Posted by: missionventureministries | January 26, 2017



How shall they believe in Him of whom they have not heard? And how shall they hear without a preacher? – Romans 10:14 

The top-priority of a parent is to be an evangelist in their home. You need to teach your children the law of God; teach them the gospel of divine grace; show them their need for a Savior; and point them to Jesus Christ as the only One who can save them. If they grow up without a vital awareness of their need for salvation, you as a parent will have failed in your primary task as their spiritual leader. 

Parents need to be careful though; because parents who force, coerce, or manipulate their kids may pressure them into a false profession, but genuine faith is something that only the Holy Spirit can bring into a person’s mind and heart. The new birth is a work of the Holy Spirit. Only God can work sovereignly in your children’s hearts to draw them to Himself. Their salvation is a matter that must ultimately be settled between them and God. 

Parents are nonetheless responsible to exalt Christ in the home and point their kids to Him as Savior. “How then shall they call on Him in whom they have not believed? And how shall they believe in Him of whom they have not heard? And how shall they hear without a preacher?” (Romans 10:14)  

As believing parents and grandparents, we are the first and most important Bible teachers whom God has given them. They will observe our lives up close, to see whether we seriously believe and live by what we are teaching them. They will observe what we teach them about these matters from the earliest time they can understand anything. Therefore, we have a better opportunity than anyone to help them understand about Christ. Every moment of their lives is a teaching opportunity and we should use those opportunities to the best advantage for our kids’ spiritual growth and eternal destiny.   

Teaching the gospel to our kids should be presented in a simple way. Parents have the best years of the child’s life to explain, clarify, stress, and reemphasize gospel truths. The key is to be faithful and consistent in both teaching and demonstrating the gospel. One of the worst things parents can do is be intimidated into thinking someone else would make a better evangelist for their child, thus abdicating their most crucial responsibility, missing the best opportunities for reaching their children, and forfeiting the best blessings of parenthood. 

Parents more than anyone have ample time to be thorough and clear; to explain and illustrate; to listen to feedback; to correct misunderstanding; and to clarify and review the difficult parts. It is the best possible scenario for evangelism. The wise parent will be faithful, patient, persistent, and thorough. In fact that is precisely what Scripture demands of every parent as Deuteronomy 6:6–7 states: “And these words which I command you today shall be in your heart. You shall teach them diligently to your children, and shall talk of them when you sit in your house, when you walk by the way, when you lie down, and when you rise up.”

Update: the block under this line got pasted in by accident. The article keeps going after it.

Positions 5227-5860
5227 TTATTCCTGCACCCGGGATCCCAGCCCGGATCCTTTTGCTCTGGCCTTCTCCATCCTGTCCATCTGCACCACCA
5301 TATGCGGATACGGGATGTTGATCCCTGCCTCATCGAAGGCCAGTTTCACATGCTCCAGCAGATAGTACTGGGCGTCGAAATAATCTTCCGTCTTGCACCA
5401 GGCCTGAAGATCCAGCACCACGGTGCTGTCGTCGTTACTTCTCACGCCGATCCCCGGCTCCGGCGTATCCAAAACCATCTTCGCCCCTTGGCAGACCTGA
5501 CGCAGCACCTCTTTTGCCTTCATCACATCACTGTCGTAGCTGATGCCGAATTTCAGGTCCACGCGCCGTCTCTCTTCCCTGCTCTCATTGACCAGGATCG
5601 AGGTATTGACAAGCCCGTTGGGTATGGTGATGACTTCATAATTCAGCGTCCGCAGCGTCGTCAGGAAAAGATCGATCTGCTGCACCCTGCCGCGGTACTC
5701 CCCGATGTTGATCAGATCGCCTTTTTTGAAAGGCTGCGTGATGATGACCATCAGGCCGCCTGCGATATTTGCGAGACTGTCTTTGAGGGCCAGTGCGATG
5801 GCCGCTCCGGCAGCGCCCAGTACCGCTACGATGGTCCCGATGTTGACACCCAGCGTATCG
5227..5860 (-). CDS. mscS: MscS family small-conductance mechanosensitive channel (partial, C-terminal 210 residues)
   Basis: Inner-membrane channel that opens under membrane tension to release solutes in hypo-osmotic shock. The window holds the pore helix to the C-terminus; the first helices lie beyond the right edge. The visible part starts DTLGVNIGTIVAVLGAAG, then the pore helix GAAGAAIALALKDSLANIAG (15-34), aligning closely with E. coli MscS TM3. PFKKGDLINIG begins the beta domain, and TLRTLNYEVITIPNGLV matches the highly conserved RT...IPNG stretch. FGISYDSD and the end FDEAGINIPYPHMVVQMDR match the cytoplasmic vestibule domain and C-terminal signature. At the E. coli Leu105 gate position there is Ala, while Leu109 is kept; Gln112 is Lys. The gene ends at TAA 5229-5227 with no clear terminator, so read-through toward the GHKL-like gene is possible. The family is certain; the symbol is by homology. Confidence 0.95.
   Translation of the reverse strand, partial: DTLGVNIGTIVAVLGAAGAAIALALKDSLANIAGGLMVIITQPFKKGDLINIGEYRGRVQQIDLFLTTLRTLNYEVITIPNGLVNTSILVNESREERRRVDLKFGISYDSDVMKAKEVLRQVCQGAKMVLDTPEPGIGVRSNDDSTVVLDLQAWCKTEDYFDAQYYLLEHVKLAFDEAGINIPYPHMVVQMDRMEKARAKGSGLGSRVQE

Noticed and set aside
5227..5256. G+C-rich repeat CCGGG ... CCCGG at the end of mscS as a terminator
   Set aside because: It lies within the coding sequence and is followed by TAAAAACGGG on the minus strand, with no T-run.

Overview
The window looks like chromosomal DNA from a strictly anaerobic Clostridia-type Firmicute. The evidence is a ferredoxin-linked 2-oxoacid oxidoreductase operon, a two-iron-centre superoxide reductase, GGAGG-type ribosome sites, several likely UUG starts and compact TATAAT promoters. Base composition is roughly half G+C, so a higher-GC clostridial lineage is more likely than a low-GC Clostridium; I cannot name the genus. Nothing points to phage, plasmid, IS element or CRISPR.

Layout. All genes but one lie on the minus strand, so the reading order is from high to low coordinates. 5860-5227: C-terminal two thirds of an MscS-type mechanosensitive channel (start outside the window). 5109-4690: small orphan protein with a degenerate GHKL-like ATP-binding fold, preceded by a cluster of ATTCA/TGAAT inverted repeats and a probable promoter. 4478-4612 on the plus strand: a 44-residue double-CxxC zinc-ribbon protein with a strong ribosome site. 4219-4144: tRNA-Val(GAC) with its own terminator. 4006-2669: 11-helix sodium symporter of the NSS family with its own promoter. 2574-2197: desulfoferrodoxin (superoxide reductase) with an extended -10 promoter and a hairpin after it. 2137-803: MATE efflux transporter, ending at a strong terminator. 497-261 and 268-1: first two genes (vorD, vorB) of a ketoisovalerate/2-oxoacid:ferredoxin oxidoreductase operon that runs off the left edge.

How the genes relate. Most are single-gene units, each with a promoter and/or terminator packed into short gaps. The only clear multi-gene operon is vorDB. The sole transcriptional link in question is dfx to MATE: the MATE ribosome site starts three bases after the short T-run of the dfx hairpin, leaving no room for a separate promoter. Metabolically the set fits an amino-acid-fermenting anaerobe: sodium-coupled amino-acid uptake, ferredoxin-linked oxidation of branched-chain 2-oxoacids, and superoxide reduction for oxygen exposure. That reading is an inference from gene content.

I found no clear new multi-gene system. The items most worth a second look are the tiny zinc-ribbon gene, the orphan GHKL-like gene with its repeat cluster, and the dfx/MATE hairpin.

One very important focus is to explain the concepts of man’s sinfulness and the Holiness of God. We need to teach them about obedience and repentance when they fail. If we do not, we will have the church attended by teenagers and adults whose hearts are devoid of real love for Christ, but who think they are genuine Christians because of something they did as children, like say a prayer under pressure. 

Do not assume your child’s first positive response is full-fledged saving faith. If a five year old has repeated a prayer inviting Jesus into their heart this does not automatically guarantee that they are born again by the indwelling Holy Spirit. Thank them for their desire to become a child of God and that you are very pleased that they want your Savior to be their Savior also. Ask them if they have a good understanding of what it means to be a true Christian. 

Keep your gospel instructions simple and use the A, B, C presentation of the gospel. 

A = Admit that we are a sinner and cannot save ourselves; we were all born as sinners.

B = Believe that Jesus was crucified on the cross to pay our sin debt in full.

C = Confess that we want Jesus to be the Lord of our lives and confess that God raised Him from the dead. 

It is true that saving faith is a childlike trust, and in that sense all sinners must become like little children in order to be saved as we read in Matthew 18:3-4 “Assuredly, I say to you, unless you are converted and become as little children, you will by no means enter the kingdom of heaven. Therefore whoever humbles himself as this little child is the greatest in the kingdom of heaven.”  

Real faith however, involves understanding and affirming some important concepts that may be out of reach for small children such as sin and punishment, repentance and faith, God’s holiness and His wrath against sin, Christ as God incarnate, the idea of atonement for sin and the meaning of the resurrection and lordship of Christ.